I've been trying to plot a set of lat and long coordinates to a Mercator map using the following set of equations:

x = long - long0
y = ln(tan(pi/4 + lat/2))

These equations are from a page on Wolfram.

I'm using a Mercator map from Wikipedia, it's from 82 N to 82 S. Based on this I've got the current set of equations to fully map the lat/long to the image:

height = image height in pixels
width = image width in pixels

x = long * PI/180
x = x * width/(2 * PI) + width/2

latRange = 2 * 82 * PI/180
y = ln(tan(PI/4 + lat/2))
y = -(y*height/latRange - height/2)

However when I make the image I get points on my map that are higher than expected (I try to plot the tropic of cancer and I hit the north coast of Algeria).

So, can someone please tell me where I'm going wrong?

  • Why not simply use the adequate Python modules: pyproj or GDAL/OGR
    – gene
    Jan 17, 2016 at 8:50
  • 1
    @gene At the moment I'm less interested in getting an output and more interested in the inner workings of making these types on map. I could use a python module, but I'd like to make my own. Jan 17, 2016 at 8:52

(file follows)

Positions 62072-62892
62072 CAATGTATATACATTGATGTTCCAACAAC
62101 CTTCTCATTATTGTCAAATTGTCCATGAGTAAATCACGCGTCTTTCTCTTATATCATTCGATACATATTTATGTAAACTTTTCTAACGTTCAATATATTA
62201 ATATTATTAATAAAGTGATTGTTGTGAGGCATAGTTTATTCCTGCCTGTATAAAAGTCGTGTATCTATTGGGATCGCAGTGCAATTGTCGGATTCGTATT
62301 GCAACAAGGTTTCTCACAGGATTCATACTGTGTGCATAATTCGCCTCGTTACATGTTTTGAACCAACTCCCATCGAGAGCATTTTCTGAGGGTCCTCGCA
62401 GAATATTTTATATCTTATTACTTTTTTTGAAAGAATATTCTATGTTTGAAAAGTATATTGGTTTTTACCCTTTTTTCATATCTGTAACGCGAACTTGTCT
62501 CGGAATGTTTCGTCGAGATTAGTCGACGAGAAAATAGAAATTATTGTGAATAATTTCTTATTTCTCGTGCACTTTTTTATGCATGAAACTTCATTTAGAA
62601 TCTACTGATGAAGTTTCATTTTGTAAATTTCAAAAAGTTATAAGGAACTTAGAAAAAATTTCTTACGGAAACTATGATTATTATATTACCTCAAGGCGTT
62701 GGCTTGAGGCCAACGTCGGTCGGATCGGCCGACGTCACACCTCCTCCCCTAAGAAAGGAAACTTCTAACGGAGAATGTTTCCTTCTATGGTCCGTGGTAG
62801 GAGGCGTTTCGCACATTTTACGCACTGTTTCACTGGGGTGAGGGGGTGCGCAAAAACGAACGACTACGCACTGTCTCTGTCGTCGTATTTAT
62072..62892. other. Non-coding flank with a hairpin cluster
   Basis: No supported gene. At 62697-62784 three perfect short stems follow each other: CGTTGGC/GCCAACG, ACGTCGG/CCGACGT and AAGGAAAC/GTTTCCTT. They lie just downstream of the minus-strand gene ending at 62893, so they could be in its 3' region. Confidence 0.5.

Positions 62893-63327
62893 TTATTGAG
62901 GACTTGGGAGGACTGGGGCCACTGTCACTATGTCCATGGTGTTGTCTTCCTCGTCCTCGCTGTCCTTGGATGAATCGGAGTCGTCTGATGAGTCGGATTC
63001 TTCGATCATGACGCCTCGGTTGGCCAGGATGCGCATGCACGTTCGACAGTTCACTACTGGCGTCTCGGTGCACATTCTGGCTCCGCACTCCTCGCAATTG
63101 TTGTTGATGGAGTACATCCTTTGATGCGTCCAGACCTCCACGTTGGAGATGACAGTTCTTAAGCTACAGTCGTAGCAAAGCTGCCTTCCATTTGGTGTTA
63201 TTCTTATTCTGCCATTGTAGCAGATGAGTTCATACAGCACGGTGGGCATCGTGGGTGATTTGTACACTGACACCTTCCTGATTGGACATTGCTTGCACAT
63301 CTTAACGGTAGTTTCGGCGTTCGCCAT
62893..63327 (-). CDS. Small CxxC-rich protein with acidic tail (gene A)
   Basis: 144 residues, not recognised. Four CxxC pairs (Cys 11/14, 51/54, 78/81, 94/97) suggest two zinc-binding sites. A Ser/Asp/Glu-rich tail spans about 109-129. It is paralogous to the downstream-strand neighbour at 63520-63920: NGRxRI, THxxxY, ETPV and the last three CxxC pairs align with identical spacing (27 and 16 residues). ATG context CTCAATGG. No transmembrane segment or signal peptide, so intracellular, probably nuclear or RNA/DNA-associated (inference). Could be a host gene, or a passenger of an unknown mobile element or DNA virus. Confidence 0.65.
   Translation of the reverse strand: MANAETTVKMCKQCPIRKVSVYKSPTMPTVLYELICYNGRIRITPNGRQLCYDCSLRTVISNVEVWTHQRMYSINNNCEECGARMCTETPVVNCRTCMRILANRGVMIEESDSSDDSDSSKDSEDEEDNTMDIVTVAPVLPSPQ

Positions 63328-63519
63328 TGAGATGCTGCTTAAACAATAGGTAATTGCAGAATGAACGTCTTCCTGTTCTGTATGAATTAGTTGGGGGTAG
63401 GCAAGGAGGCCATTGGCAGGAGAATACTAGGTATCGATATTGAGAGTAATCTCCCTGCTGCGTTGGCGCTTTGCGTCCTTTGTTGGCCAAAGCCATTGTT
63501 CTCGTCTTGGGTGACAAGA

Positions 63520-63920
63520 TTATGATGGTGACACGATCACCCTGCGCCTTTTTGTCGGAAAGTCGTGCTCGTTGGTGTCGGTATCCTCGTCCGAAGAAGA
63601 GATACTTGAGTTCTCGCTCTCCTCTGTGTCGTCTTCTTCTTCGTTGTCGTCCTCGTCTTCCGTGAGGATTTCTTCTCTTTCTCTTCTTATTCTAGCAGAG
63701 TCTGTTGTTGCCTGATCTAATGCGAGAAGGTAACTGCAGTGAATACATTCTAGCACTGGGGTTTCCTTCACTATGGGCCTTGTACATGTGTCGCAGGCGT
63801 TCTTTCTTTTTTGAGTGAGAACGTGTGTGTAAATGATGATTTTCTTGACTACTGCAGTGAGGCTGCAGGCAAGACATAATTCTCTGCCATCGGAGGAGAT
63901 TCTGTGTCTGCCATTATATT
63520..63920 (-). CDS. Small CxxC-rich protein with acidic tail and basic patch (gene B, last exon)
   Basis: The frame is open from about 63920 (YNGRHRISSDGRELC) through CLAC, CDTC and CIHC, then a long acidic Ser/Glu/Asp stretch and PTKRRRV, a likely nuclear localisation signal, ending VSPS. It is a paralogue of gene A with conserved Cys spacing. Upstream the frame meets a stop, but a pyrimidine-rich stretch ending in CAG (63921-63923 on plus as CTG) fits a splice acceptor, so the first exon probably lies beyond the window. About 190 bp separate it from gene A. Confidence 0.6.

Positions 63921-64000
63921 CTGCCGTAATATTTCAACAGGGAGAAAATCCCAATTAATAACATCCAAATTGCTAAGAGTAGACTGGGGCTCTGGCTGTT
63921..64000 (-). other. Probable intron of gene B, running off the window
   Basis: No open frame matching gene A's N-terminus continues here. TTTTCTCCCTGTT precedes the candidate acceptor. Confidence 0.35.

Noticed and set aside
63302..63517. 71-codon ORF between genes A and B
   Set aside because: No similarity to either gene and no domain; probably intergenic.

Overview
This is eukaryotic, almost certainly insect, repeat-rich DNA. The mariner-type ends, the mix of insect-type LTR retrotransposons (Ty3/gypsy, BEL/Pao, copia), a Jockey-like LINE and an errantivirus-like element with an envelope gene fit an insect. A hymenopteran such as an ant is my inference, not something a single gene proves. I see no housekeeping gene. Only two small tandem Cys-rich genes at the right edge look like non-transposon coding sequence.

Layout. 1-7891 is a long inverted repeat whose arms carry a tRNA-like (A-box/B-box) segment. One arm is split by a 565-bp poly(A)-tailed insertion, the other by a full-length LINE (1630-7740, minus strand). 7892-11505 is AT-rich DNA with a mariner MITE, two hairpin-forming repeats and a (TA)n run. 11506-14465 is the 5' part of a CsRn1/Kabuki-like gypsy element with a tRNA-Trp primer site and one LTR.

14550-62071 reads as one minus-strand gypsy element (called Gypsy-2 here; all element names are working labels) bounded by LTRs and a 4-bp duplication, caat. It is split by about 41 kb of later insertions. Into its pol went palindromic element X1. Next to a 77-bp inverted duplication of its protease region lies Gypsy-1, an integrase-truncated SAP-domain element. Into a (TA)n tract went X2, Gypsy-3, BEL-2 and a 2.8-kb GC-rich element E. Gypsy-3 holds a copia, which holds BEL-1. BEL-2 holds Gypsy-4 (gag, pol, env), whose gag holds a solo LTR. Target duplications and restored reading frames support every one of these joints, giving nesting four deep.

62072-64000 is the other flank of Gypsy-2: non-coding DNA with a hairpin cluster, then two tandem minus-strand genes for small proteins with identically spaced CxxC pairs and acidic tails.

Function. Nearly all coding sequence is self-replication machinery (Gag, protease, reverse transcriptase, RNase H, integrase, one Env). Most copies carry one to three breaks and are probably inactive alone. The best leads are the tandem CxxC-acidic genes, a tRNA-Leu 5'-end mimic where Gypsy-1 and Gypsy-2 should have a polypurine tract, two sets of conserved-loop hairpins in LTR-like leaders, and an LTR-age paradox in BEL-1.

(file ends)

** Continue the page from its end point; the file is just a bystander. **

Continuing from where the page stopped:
• I see you converted your ´long´ to radians but not your ´lat´, maybe that's the issue. Also, have you tried with another Mercator map (just to be sure)?
    – ArMoraer
    Jan 17, 2016 at 10:57
  • @ArMoraer Sorry, I should have shown that line in the question, I do convert the lat to radians. I've tried with 4 or 5 maps :/ Jan 17, 2016 at 11:03
  • heigh/2 seems like a typo
    – user1462
    Jan 17, 2016 at 15:56

1 Answer 1


The link you are using is a map transform and not a coordinate pair transform. The correct transform is on the main Stack Overflow site at:


latitude = φ and longitude = λ are:

E = FE + R (λ – λₒ)
N = FN + R ln[tan(π/4 + φ/2)]   

where λO is the longitude of natural origin and FE and FN are false easting and false northing.

The formulae are best simplified to (as FE and FH are ignored in most use cases):

Use this formuale

The stack overflow link provides pseudocode for use in all languages as well.

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